The definition of an ordinary annuity is a stream of equal end-of-period payments. Ordinary annuities are the most common form of payment series used in cost analysis. Loan payments, car payments, charge card payments, maintenance and operating costs of equipment are all stated in terms of ordinary annuities. These payments are frequently monthly payments, but they can be weekly, yearly or any other uniform time period. The important thing is that they begin at the end of the first interest period. For example, a person purchases an automobile for \$5,000 and is obligated to pay \$125 per month for 48 months. The first payment will be due one month after the purchase of the car and the last payment will be due at the end of month 48. In order to derive a mathematical formula to evaluate ordinary annuities, it is convenient to use the future value formula for compound interest Equation (17.2).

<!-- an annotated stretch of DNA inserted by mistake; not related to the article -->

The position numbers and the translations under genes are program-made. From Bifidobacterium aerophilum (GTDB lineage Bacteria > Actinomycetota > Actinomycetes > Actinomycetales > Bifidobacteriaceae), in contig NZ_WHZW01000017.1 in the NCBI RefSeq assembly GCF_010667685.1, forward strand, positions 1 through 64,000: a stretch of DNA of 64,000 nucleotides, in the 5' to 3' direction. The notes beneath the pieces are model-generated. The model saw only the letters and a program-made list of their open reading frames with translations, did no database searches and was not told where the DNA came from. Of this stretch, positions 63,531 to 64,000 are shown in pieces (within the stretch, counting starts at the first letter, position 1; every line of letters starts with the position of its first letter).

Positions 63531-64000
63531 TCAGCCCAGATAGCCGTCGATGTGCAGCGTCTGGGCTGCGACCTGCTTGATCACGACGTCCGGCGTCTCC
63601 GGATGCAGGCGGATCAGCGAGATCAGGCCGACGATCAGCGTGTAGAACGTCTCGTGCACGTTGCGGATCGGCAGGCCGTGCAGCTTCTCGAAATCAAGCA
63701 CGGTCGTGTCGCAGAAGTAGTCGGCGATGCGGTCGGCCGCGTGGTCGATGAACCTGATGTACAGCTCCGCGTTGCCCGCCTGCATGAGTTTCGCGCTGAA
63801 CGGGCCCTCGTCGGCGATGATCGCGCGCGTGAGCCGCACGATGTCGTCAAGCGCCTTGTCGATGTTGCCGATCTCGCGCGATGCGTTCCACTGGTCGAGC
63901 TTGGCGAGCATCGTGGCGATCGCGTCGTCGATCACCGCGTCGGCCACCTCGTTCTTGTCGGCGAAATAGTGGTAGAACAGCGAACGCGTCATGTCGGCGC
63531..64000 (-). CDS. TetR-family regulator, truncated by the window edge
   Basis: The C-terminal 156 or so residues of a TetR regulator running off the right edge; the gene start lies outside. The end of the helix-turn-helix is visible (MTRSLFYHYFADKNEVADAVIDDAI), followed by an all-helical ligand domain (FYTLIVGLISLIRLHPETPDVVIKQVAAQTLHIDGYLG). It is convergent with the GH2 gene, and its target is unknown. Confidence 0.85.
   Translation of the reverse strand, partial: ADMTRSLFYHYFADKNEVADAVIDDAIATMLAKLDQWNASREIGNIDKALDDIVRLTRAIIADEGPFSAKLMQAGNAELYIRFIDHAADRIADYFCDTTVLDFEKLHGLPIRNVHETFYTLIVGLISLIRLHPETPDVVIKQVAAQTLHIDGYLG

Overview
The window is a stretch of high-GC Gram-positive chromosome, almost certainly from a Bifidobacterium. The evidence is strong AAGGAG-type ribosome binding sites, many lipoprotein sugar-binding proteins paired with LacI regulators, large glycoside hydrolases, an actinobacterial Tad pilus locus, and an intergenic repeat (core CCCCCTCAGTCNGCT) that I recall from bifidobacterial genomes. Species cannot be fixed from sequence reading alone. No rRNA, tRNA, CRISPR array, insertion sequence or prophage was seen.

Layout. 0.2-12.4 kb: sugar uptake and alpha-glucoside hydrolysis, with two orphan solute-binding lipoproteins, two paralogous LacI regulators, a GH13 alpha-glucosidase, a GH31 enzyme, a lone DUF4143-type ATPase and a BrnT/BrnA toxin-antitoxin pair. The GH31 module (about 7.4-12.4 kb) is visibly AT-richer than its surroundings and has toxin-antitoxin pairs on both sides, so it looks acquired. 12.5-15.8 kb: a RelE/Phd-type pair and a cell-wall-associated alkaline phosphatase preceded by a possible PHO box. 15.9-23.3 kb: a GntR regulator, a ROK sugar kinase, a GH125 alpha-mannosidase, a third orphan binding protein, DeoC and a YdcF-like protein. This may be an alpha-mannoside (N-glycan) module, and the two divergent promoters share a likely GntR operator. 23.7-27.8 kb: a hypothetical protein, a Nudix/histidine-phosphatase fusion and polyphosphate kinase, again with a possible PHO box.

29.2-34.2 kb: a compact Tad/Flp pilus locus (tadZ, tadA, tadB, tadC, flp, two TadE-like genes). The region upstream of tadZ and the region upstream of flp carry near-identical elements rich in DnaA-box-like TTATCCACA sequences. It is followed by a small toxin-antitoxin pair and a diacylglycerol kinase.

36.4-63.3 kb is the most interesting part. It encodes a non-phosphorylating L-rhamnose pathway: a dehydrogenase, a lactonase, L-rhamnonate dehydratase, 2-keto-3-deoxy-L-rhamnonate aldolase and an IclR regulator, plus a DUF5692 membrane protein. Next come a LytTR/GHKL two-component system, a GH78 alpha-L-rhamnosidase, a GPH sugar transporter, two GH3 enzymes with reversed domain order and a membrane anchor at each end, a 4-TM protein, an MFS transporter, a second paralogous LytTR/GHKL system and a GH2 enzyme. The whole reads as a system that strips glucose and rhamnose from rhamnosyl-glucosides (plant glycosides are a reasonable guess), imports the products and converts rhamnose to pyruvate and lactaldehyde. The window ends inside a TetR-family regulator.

365

Notice that with a 3-year project and three annual payments, n does not get higher than 2. This is because the payments are made at the end of each period. Letting A = the amount of each payment, a general equation can be written to find the future value of n payments as: Fv = A[1 + (1 + i)1 + (1 + i)2 + (1 + i)3 +...+ (1 + i)n-1]. Multiplying this equation by (1 + i) results in: Fv(1 + i) = A[(1 + i)1 + (1 + i)2 + (1 + I)3 + (1 + i)4 +...+ (1 + i)n]. Subtracting the first equation from the second equation: Fv(1 + i) - Fv = A[-1 + (1 + i)n] also Fv + i(Fv) - Fv = A[(1 + i)n - 1] and i(Fv) = A[(1 + i)n - 1] dividing both sides of the equation by i gives: (F/A,i,n)(17.6) This is the uniform series compound amount factor. Solving for A instead of Fv gives: